Workers board up storefront windows of upscale SoHo shops after they were ransacked by looters during violent George Floyd protests that swept through Manhattan. – New York, NY / USA – June 1, 2020 (Shutterstock)
By Ben Fractenberg, THE CITY
SoHo showed the scars Monday morning of another night of protests against police brutality.
Local residents and tourists wearing masks stopped to watch workers repair windows of high-end shops and national brands, smashed the night before.
SoHo-based fashion designer and store owner Nicolas Petrou ran to his business Sunday night after seeing reports of looting and damage during protests in the area.
The door to Broadway Market Co., which gives space to local artisans, was smashed and some sneakers stolen, Petrou and other workers said. The designer was initially alarmed by the destruction, but soon put the losses into perspective.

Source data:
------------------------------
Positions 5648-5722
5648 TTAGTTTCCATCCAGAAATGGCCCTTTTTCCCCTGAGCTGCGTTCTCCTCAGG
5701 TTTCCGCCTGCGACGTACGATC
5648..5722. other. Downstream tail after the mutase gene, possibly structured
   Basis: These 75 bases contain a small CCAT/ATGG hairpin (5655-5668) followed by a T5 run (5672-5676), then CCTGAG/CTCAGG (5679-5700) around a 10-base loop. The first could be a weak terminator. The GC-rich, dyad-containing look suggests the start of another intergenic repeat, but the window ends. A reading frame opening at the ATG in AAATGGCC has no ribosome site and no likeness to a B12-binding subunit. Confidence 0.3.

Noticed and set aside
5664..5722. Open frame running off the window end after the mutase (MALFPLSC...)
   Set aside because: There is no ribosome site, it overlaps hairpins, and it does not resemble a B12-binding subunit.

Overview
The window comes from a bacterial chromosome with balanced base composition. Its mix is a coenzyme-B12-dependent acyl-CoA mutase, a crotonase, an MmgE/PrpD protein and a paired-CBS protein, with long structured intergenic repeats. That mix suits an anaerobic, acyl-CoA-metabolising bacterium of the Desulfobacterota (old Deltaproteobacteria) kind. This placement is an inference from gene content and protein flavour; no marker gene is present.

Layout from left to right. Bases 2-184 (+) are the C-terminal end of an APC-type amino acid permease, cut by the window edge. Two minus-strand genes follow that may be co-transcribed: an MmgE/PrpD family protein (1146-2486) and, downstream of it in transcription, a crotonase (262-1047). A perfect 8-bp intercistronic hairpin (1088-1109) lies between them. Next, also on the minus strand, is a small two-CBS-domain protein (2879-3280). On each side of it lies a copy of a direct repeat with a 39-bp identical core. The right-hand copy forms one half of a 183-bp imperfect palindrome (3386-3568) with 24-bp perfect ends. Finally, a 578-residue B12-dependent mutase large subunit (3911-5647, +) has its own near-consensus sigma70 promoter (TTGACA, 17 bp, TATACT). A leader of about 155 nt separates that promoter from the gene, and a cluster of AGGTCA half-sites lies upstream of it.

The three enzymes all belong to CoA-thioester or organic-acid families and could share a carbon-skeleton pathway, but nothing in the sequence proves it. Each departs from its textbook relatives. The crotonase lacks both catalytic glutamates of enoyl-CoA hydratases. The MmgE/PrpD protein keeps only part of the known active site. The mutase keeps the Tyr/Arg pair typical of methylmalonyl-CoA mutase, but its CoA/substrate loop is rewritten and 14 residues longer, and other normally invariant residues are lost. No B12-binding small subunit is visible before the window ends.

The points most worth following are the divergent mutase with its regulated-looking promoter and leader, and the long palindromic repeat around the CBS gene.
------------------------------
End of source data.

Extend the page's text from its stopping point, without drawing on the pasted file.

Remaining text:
“You have to look at the overall picture here. It’s not one broken store. It doesn’t mean anything,” the designer said while siting in front of his Broadway storefront Monday morning.
“The overall result of this, hopefully, will be that the people who take the money, influence elections, can influence the police to change their laws on how they deal when a cop kills an innocent person.”
While the damage was extensive, repairs were being made quickly Monday and many stores appeared to have plenty of merchandise. Yet remnants of violent encounters remained. The charred innards of a torched NYPD vehicle littered the street.
And some advertisements created jarring juxtapositions.
Some of New York’s most vulnerable were also caught up in the conflict.
Abed Campos said he was sleeping under scaffolding on Lafayette Street when he was suddenly awoken by screaming.
“It was a nightmare. It was very scary,” Campos said. “I was jumping out of the sleeping bag, standing on top of the sleeping bag because I didn’t know what was going to happen.”
He said he was “hit with a firecracker,” but managed to avoid any serious injury. He fell back asleep at about 5 a.m., before rising again for another day on the streets of New York.
This story was originally published on [June 1, 2020] by THE CITY.”